Christian Scott is a young face in jazz that could conceivably bring a blast of fresh air to the genre. The sheer amount and scope of collaborations that ey has done in the last few years is impressive, and includes a whos-who list in music (Mos Def, Prince, and DJ Muggs are just three). Instead of merely resting on eir laurels, Scott has just released eir latest album, “Yesterday You Said Tomorrow”. “K.K.P.D.” immediately ratchets things to eleven, as Scott’s trumpet work immediately struggles with some wide-arching guitar work (laid down here by Matt Steven) and a much more guttural, primeval set of drums placed on the track by Jamire Williams.
Flawlessly moving over into an indie rock state of mind, Scott throws together a cover of Thom Yorke’s (Radiohead’s) “The Eraser”. Where the original track was dreary and utterly overwhelming compared to the rest of Yorke’s discography, Scott is able to lighten things up considerably. This is done through slowing things up, tying together the trumpet work here with a reinvention of brush-work. Perhaps most fulfilling during “Yesterday You Said Tomorrow” is the inclusion of hard-edge political sentiment into Scott’s work. This is seen particularly on two later-disc tracks, “American’t” and “Jenacide (The Inevitable Rise and Fall of the Bloodless Revolution)”.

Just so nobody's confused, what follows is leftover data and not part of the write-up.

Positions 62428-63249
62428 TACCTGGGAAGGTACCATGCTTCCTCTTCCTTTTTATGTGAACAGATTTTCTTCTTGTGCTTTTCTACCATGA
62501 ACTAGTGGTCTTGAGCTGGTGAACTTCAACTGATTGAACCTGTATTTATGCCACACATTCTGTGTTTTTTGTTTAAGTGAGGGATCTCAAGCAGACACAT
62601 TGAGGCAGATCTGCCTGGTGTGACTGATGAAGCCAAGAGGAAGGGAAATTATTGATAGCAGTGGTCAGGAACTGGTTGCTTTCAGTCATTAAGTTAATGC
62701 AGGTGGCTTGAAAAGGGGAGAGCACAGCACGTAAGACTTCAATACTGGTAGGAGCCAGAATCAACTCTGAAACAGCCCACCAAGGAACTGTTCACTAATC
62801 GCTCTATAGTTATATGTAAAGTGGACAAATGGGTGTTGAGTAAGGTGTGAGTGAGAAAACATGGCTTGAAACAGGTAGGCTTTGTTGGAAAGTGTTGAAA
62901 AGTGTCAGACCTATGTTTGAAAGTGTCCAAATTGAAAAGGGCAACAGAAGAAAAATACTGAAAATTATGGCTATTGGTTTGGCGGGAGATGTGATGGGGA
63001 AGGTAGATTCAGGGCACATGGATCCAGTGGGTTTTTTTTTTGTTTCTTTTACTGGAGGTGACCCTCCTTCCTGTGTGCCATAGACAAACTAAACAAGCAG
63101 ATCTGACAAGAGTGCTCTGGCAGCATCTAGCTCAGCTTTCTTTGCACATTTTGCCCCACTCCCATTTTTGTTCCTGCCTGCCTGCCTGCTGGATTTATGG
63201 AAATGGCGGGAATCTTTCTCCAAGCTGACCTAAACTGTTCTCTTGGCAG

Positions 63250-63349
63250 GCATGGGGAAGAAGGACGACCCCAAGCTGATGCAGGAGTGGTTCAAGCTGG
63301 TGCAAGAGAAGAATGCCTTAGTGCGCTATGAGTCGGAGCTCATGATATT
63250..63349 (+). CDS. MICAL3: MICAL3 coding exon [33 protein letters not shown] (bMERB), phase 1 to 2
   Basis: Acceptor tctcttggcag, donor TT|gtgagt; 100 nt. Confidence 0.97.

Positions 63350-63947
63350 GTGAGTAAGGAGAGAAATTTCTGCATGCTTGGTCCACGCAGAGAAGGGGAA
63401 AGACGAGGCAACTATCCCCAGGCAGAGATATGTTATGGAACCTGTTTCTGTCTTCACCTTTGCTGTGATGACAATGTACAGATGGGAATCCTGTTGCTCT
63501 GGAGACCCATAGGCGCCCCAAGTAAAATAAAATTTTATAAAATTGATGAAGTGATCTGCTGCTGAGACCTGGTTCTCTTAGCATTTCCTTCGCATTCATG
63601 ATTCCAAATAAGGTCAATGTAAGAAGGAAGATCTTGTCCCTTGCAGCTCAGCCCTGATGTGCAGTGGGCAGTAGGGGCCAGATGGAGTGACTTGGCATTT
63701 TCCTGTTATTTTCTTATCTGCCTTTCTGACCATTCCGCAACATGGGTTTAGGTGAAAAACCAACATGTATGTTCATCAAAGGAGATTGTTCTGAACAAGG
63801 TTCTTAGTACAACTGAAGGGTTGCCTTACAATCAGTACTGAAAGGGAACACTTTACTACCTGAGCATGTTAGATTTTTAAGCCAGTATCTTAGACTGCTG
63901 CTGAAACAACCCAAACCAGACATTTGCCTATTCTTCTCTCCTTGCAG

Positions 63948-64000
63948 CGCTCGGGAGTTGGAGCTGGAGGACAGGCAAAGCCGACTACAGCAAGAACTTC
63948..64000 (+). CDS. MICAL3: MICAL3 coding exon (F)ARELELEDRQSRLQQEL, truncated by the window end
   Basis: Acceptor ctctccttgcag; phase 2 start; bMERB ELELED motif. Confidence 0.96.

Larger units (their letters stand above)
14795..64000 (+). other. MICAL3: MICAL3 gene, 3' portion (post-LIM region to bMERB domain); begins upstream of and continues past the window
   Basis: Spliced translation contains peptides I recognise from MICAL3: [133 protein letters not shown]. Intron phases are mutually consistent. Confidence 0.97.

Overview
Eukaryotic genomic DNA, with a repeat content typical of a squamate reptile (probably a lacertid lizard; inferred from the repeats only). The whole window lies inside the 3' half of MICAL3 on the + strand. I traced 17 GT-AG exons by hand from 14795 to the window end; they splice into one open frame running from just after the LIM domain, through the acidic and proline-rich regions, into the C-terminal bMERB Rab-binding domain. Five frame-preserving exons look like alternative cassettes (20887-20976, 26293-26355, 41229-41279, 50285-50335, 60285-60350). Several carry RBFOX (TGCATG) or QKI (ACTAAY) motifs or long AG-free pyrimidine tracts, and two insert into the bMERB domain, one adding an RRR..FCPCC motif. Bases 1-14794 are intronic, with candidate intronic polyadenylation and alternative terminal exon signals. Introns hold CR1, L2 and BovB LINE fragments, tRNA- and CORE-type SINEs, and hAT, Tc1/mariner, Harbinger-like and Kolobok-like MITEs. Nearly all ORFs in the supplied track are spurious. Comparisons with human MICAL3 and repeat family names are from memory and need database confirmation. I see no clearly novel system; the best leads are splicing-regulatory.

Rather than removing the impressive attention to detail and thoughtful arrangements that have been commonplace during “Yesterday You Said Tomorrow”, Scott and the rest of eir band puts an exclamation point to the emotional political material that is broached here. The disc ends on a similarly-strong point, as the disc’s final cuts – “An Unending Repentance” and “The Roe Effect” represent both a solid ending to “Yesterday You Said Tomorrow” as well as spin things in a slightly different way to allow listeners to easily move into whatever styles or approaches Scott and eir band take the next time out.
Top Tracks: K.K.P.D., Angola, LA & The 13th Amendment